Herr Tartüff (Tartuffe) (1925)
Critic Consensus: No consensus yet.
How typical of the great German director F. W. Murnau that he used Moliere's scathing satirical comedy Tartuffe as a launching pad for an extended exercise in expressionism. Emil Jannings plays the title character, a religious hypocrite who capitalizes upon the piety of others to line his own pockets. Lusting after Elmire (Lil Dagover), the daughter of gullible millionaire Orgon (Werner Krauss), Tartuffe all but convinces Orgon to hand over Elmire -- and all his land holdings -- on a silver platter in exchange for Divine absolution. On the verge of triumphantly taking over Orgon's mansion and tossing the old man out, Tartuffe is foiled by the deux ex machina arrival of an emissary of the King, who arrests the "hero" for his chicanery (this final scene was imposed upon Moliere by the French censors; originally, Tartuffe got away with his crimes). In his efforts to make the property more cinematic, Murnau adds a framing story concerning an old woman who tries to cheat an old man out of a fortune while the two of them watch a theatrical performance of the Moliere play. Chock full of offbeat camera angles, forced-perspective sets, and spiderlike shadows, Tartuff owes more to The Cabinet of Dr. Caligari than it does to Moliere. Emil Jannings went on to collaborate with Murnau in the director's next production, a lavish adaptation of Goethe's Faust. ~ Hal Erickson, Rovi … More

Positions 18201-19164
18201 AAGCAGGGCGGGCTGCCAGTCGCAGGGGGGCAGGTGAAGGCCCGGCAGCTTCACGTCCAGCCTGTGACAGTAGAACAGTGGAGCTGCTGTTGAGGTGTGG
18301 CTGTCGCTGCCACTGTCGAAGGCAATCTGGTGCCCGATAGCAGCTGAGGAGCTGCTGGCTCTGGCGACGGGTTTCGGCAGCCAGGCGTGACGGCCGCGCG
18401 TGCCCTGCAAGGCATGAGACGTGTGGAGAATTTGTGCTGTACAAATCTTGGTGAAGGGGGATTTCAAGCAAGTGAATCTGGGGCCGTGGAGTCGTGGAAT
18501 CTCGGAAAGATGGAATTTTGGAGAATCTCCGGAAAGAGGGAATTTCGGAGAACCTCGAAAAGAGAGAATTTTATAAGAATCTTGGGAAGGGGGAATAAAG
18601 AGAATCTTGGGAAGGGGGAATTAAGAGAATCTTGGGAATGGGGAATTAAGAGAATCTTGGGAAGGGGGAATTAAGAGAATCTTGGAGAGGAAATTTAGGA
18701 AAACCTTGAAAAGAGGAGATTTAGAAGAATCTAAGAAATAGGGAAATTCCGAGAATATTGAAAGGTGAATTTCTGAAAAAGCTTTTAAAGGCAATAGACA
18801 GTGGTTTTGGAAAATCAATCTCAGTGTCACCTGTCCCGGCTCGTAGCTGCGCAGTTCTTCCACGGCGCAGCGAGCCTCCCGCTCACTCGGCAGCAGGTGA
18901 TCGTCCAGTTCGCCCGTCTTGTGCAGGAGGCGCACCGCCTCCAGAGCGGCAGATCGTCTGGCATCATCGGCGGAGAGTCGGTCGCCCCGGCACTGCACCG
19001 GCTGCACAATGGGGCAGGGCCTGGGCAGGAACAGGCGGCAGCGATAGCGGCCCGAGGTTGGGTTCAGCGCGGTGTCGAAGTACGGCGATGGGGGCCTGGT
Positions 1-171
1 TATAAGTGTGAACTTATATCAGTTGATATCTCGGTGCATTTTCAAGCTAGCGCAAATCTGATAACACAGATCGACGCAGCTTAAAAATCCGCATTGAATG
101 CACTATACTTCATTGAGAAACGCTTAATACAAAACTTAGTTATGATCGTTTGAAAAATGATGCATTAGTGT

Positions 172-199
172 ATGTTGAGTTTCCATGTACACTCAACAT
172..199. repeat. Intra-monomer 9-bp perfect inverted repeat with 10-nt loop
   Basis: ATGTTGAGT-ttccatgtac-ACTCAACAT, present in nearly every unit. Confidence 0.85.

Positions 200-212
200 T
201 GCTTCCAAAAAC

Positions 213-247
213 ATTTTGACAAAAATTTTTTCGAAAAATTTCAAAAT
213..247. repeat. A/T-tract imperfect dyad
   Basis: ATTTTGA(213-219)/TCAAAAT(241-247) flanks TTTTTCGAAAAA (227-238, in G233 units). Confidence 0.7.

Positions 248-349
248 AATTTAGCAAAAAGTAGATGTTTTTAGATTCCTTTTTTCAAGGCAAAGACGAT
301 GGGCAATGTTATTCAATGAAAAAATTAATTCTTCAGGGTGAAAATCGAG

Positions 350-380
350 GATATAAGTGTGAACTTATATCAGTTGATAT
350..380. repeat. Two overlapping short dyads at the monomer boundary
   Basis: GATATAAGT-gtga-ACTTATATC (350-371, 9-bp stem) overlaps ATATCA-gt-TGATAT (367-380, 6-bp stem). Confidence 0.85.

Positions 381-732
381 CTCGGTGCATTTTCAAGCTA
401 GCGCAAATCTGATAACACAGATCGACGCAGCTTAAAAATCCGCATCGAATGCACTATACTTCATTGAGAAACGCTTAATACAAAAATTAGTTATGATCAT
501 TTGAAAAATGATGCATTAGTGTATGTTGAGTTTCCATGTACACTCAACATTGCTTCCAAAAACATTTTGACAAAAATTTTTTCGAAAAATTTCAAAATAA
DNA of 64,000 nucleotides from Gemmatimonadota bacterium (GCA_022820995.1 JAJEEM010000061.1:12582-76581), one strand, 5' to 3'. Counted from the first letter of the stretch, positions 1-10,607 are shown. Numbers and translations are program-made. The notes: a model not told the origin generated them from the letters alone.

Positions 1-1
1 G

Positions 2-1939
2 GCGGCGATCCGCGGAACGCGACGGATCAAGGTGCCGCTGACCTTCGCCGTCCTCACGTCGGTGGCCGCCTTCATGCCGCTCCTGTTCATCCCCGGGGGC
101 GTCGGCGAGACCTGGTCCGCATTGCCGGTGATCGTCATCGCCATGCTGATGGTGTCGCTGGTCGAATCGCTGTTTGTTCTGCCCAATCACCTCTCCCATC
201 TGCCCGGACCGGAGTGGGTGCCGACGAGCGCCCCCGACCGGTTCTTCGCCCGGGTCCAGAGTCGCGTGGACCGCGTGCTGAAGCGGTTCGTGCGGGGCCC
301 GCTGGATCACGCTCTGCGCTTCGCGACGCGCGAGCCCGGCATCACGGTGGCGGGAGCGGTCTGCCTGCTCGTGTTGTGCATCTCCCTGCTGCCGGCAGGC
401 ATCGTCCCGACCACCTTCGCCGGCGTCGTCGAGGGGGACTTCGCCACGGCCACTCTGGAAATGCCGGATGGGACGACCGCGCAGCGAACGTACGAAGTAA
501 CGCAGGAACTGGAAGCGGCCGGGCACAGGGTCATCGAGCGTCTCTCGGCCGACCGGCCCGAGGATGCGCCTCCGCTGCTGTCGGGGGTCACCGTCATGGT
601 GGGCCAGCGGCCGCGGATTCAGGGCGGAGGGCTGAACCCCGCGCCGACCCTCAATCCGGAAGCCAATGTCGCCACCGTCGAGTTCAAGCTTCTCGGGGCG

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Critic Reviews for Herr Tartüff (Tartuffe)
The mise en scene is beautifully modulated and the performances -- by Emil Jannings, Lil Dagover, and Werner Krauss, among others -- are first-rate.
Whatever else may be said about it, the picture is heavy and primitive.
While the film is arguably minor Murnau, it remains highly agreeable and full of the director's characteristic visual inventiveness, albeit on a smaller scale.
One of the first post-modern films (in which characters watch and are aware of films).
Audience Reviews for Herr Tartüff (Tartuffe)
I love how this movie uses Tartuffe as a story within a story to warn the audience of hypocrites. The character who's saying it, breaks the fourth wall to tell us this warning as well, which was cool. Plus the expressionistic style isn't as pronounced as in some other films, but it's there. Especially in the guy who plays Tartuffe. Murnau sure made some interesting films, I recommend seeing this movie, it's good.
It was a silent movie, the first one I've ever seen. I think that it was pretty enjoyable actually. They sure picked a creepy guy to play Tartuffe.
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